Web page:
A Unified Theory of Oppression?

If there is one thing many political ideologies have in common, it is that they attempt to end what they perceive to be oppression. And leaving aside very unorthodox definitions (like say religious fundamentalists’ “oppression” of liberal choice), it seems very clear that these ideologies, whether liberalism, socialism, ecologism, anarchism etc. have a common understanding for what oppression is. Indeed, one could say that it is a matter of degree for how much oppression should be eliminated, with ideologies like anarcho-primitivism and ecologism at the far end since they oppose any kind of oppression of animals and nature.

The question then is why has no one attempted to unify these oppressions into a common theory, in order to address them head on? In physics for instance, there are attempts at a theory of everything in order to understand the universe. This seems especially important for oppression given that to end it in all of its forms it is important to understand its various causes and functions.

The immediate rebuttal is “oppression” is just a word, and can describe any number of things which have nothing to do with each other. This is, of course, true in a sense. As Simone de Beauvoir pointed out for patriarchy, many forms of oppression seem to predate things like the state or capitalism and can act independently of it. Thus a lot of political factionalism, or even complete differences in ideology, can be explained as an attempt to address different issues.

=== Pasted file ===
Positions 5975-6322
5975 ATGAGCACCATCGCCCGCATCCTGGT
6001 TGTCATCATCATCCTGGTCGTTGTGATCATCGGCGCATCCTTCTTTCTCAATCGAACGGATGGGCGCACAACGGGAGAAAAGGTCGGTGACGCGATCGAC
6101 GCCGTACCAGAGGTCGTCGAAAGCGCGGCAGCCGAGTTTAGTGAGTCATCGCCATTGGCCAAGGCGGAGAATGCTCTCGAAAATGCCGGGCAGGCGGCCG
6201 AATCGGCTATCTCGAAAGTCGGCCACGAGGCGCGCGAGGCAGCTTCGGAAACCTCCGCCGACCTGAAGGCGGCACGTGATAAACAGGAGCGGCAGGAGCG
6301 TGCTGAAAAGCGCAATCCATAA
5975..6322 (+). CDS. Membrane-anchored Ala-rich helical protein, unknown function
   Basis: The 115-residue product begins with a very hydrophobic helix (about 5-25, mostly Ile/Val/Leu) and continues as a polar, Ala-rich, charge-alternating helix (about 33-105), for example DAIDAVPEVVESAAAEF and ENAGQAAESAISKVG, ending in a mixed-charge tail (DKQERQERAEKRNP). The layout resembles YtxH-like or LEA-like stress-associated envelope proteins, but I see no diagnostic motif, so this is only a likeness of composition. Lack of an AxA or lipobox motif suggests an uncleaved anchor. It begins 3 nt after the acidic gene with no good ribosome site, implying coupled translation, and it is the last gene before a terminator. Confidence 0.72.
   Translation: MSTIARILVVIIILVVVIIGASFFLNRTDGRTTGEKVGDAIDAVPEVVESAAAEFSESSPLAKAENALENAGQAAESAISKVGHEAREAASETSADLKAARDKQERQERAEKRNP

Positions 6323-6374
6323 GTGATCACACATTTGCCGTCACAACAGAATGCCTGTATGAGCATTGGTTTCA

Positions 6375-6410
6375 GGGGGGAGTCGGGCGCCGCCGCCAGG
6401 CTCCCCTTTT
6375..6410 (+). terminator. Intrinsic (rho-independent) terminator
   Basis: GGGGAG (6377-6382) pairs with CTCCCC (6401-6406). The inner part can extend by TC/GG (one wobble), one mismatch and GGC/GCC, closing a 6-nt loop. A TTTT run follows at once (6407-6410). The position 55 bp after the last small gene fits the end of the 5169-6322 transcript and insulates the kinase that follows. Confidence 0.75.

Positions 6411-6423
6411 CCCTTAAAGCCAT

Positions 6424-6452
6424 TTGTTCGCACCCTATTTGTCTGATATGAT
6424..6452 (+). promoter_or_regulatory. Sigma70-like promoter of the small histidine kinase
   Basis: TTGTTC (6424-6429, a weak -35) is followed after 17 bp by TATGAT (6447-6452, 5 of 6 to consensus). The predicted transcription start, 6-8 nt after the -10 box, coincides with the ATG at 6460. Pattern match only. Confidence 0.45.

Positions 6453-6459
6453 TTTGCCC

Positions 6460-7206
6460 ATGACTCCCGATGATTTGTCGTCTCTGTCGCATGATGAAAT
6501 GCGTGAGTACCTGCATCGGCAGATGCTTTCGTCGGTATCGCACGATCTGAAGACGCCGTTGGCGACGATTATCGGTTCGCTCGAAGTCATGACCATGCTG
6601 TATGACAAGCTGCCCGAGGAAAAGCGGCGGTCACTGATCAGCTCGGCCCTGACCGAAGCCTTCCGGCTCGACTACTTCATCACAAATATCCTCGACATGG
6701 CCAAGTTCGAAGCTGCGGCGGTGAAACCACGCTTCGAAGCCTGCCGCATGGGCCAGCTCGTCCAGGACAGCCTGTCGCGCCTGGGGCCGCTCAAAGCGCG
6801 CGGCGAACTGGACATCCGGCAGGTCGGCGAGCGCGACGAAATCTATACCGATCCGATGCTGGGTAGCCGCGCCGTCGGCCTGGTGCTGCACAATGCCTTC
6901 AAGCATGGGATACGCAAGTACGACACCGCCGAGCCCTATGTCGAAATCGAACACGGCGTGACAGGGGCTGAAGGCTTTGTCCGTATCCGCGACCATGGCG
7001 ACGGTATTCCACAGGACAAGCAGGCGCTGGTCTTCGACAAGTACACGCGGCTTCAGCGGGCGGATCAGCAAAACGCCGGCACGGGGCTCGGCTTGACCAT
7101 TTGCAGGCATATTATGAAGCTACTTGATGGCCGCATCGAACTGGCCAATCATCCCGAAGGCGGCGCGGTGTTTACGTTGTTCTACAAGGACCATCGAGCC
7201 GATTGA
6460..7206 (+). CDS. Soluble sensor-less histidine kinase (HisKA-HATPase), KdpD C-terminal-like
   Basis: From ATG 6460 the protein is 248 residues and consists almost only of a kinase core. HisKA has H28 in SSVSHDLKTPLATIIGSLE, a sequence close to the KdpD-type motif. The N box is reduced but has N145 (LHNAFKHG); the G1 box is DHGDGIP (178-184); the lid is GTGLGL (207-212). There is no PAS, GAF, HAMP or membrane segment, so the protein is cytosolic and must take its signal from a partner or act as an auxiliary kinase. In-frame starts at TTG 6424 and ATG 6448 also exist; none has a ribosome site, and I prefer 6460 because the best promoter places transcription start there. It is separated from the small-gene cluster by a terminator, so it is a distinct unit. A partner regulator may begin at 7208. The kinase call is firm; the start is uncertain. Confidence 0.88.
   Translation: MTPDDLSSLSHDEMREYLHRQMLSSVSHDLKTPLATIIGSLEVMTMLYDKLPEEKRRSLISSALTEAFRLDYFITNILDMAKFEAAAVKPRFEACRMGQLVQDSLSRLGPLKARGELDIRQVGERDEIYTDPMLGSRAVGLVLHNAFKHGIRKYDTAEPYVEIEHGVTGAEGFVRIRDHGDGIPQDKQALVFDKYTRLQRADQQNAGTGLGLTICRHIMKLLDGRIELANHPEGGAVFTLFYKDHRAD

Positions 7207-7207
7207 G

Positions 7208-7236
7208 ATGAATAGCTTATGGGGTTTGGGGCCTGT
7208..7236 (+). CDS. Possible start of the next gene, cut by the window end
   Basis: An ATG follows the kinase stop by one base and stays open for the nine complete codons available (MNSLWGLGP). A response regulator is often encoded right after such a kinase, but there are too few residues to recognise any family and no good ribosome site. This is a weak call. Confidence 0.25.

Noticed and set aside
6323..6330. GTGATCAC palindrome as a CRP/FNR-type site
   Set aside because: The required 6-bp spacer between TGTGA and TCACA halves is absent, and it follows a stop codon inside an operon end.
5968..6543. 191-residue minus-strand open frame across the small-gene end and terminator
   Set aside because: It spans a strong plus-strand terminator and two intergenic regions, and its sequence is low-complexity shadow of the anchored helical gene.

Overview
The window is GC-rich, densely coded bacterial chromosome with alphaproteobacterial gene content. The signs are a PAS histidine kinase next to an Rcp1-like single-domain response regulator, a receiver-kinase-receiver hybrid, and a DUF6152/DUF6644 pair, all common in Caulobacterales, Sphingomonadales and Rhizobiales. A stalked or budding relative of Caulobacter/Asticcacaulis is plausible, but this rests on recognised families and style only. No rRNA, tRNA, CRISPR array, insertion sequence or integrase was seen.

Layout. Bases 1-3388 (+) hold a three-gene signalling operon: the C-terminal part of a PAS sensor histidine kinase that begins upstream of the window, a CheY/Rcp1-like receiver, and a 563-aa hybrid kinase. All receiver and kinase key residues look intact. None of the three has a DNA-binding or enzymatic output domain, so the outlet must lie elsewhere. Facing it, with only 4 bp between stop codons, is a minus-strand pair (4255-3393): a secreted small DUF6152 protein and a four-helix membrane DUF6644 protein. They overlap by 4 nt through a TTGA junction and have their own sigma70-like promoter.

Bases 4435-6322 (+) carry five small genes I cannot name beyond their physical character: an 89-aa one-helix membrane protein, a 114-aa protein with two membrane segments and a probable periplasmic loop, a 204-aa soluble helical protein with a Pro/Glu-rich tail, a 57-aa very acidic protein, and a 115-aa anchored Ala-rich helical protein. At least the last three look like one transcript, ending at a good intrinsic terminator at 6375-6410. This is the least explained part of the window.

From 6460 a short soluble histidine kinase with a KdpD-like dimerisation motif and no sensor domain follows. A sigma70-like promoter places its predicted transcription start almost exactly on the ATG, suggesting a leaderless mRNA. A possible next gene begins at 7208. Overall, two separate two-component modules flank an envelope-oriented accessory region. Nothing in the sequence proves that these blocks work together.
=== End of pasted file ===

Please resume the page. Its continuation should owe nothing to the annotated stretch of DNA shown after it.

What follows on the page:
But this is not to say that there has been no progress in this issue. One technique to address multiple, overlapping oppressions has been intersectionality. Indeed, if this was just a vague descriptor then even this theory would not be viable. Of course oppressions vary extremely as do their causes and functions, but it is still worth trying to attempt to solve it as a single problem. As movements like Occupy Wall Street showed, there has been too much of an emphasis prior to the economic crisis on single-issues which often coincide and feed off one another. Without a proper understanding of oppression, activists will be trapped in an endless game of whack-a-mole where one form of oppression is restrained but another, inter-related one regenerates in its place.

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